Two-tier Eastern Partnership

While the summit took off the table the prospect of future membership, it reinforced the idea of differentiation and introduced a two tier approach in the Eastern Partnership. From now on the EU will focus most of its efforts on strengthening the relationship with Georgia, Ukraine, and Moldova. Azerbaijan, Armenia, and Belarus will be secondary priorities.

Geopolitics did not take the stage completely in Riga. The success of the EU’s technocratic approach was praised as the DCFTAs [Deep and Comprehensive Free Trade Area] signed last year with Georgia, Moldova, and Ukraine have led to increased trade. The most important achievement of the summit is the launch of the facility for Small and Medium Enterprises within the DCFTAs. This will provide around two billion euros in investments for the three DCFTA countries.

The issue of corruption, which affects all six eastern partners, was noticeably ignored. In spite of the EU’s financial support during the last years, for strengthening the rule of law, Moldova, Ukraine, and Georgia are still lagging behind in building effective democratic institutions. The EU’s silence on this issue is a result of the fact that most pro-European leaders in the three countries control corrupt political systems and starkly resist change. In Riga, European leaders underlined that the Eastern Partnership does not aim to interfere with these countries’ choice of political system or ideology.

The issue of corruption, which affects all six eastern partners, was noticeably ignored.

Energy security

The summit recognised Russia’s crucial role in the EU’s energy security. The debate shifted from the hitherto need to diversify EU’s energy suppliers, and help the eastern neighbours to become more independent from Russia. Here, the EU toned down its ambitions and now merely sees itself as a mediator in energy negotiations between Ukraine or Moldova and Russia.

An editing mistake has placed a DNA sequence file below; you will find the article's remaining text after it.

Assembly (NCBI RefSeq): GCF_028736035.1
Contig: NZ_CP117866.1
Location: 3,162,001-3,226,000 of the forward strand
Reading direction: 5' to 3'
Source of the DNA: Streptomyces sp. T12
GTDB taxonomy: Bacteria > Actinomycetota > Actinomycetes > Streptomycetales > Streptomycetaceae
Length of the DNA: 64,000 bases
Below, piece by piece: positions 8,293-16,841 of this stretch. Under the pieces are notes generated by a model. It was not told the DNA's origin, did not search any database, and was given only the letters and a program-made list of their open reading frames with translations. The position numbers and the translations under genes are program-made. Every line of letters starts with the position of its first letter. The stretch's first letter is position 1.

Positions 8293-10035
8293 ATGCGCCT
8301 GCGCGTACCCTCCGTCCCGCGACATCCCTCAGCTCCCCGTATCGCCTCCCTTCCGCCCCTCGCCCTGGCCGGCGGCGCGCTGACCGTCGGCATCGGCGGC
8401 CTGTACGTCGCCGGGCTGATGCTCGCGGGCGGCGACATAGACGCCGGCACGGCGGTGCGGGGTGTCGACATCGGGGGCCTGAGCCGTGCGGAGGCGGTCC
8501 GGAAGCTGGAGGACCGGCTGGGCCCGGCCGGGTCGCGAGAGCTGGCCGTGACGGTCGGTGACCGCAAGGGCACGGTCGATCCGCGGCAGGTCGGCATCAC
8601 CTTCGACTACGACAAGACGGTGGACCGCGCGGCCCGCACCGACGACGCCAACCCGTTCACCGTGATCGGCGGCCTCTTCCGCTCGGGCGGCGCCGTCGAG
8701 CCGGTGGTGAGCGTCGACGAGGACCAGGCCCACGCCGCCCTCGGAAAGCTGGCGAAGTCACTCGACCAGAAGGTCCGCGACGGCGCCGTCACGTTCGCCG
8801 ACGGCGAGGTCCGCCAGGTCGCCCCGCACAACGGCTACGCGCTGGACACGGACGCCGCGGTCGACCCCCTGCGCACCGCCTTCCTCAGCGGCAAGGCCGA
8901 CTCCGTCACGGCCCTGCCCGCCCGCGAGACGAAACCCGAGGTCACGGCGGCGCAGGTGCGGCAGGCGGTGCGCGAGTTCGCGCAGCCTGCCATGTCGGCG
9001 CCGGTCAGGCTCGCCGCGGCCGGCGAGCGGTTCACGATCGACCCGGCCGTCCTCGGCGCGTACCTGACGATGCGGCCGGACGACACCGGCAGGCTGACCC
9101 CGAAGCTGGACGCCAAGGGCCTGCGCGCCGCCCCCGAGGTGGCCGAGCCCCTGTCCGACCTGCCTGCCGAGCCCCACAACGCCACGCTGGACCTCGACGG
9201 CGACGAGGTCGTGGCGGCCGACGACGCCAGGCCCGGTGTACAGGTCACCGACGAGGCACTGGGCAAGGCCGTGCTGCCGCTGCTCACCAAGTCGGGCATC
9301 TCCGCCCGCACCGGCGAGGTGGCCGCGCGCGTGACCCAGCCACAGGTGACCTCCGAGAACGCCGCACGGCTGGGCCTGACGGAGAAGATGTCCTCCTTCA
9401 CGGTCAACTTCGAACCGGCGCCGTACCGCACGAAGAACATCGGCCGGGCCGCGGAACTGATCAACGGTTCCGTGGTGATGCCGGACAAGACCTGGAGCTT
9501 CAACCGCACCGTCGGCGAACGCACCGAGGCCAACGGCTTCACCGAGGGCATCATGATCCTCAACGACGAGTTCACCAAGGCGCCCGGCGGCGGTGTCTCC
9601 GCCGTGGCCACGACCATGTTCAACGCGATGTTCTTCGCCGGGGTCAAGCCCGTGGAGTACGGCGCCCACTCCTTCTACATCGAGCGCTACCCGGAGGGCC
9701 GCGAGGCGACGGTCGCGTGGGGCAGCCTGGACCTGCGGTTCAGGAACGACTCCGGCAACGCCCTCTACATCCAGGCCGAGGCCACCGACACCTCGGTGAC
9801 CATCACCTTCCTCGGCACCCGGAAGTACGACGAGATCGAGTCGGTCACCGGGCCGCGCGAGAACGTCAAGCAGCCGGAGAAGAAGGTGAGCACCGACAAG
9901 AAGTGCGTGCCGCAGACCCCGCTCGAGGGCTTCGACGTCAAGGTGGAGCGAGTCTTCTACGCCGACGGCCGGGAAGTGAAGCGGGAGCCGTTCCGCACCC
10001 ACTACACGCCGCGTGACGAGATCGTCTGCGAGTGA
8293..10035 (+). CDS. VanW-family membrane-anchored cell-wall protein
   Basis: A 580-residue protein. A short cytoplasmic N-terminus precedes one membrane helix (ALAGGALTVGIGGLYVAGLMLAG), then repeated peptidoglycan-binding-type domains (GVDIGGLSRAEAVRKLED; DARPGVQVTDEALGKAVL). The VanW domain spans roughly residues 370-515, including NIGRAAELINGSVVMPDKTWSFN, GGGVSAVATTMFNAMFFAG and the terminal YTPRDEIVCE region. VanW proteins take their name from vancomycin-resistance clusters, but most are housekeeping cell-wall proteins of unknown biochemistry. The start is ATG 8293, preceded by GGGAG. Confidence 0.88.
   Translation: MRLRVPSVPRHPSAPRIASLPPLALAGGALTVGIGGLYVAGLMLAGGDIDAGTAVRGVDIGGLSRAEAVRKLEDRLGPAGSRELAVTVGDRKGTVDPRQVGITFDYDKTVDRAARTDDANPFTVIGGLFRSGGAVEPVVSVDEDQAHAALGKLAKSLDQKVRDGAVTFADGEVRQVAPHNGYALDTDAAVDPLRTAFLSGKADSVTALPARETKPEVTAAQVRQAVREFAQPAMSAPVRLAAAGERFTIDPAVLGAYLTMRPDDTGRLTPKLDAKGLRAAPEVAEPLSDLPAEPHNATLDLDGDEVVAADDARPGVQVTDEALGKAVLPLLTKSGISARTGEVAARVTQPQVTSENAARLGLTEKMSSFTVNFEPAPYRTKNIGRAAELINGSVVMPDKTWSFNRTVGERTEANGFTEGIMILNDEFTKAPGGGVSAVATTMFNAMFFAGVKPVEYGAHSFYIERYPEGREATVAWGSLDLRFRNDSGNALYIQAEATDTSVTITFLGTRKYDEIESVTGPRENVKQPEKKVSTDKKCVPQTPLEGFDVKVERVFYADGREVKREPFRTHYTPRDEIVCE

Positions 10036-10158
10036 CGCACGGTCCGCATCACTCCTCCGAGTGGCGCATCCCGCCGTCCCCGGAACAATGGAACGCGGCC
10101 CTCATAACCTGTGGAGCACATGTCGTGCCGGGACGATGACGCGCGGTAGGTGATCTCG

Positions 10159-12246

The EU also made it clear that in the present context, its interest in co-operating with Azerbaijan and Armenia centres around their energy reserves. Co-operation with these countries on other issues such as the rule of law or democracy promotion is not a major priority for the EU. 

Geopolitics versus technocratic politics

The emphasis on geopolitics at the Riga summit is a result of the acknowledgment that the EU’s technocratic approach towards Russia and the eastern partners has largely failed. The only measurable success has been in the area of economic co-operation, where the DCFTAs have led to increased trade volumes with Georgia, Moldova, and Ukraine.

Yet the softened attitude towards Moscow is unlikely to have a significant impact on the course of events in eastern Ukraine. Even if the EU sought to reassure Russia of its non-hegemonic intentions, the economic models offered by the European Union and the Eurasian integration project are still mutually exclusive. This situation is likely to remain unchanged and create further tensions in the short term.

In order to manage these tensions, and construct a more geopolitical approach that is effective, the EU has to develop new tools and mechanisms. The much awaited revision of the broader ENP will hopefully present the range of tools that allow the EU to manage the complex and tense geopolitical situation in the Eastern neighborhood.

The EU will have to be more upfront about its interests in the post-Soviet space, and not merely disguise them behind the mantra of a technocratic promotion of democracy or rule of law.